My Mum would now be 95 years old – had she not succumbed to Pancreatic Cancer some 11 years ago. It is a massive regret that I couldn’t be there at the time of her passing – as I had flown back to Australia having spent the month of January with her (accompanied by my wife, Priti – whom my mum really liked). At the time I couldn’t see the point of flying back to the UK for the funeral – such was my grief (or was it anger with the health professionals?). Or, more likely it was anger with myself for being powerless to do anything about it! Either way, she died alone. In a care home that was clearly wanting to care but was also chronically understaffed.
As my mother’s children now move toward their own inevitable deaths, I am minded that my behaviour over her funeral was not well received, and that funerals are not for the dead but for those who live on, so that we might live on with the same active engagement with humanity demonstrated by the recently deceased. My mum was enjoying her various interactions with her kids, her kid’s significant others and with her various carers and medical practitioners.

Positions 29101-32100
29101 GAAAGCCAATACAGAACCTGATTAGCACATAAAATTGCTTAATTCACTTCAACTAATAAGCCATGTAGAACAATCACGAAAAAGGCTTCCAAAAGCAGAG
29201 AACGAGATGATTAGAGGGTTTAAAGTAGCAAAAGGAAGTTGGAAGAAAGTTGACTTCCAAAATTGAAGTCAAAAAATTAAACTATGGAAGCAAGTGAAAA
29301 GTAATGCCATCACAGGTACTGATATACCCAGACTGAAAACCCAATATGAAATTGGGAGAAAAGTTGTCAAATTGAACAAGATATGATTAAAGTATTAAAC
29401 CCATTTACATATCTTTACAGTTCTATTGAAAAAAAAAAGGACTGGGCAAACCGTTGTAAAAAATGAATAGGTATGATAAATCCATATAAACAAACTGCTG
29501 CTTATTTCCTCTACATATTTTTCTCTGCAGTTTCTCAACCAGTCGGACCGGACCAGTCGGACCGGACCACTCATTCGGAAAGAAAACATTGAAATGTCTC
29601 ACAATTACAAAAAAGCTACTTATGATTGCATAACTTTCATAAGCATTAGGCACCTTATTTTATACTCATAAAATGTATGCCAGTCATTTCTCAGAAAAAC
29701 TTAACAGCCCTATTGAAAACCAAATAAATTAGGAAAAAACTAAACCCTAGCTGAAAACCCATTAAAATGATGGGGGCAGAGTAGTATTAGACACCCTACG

I only hope I too can find such enjoyment. I would hope to re-establish connection with my siblings. I suspect it is what my mother would want.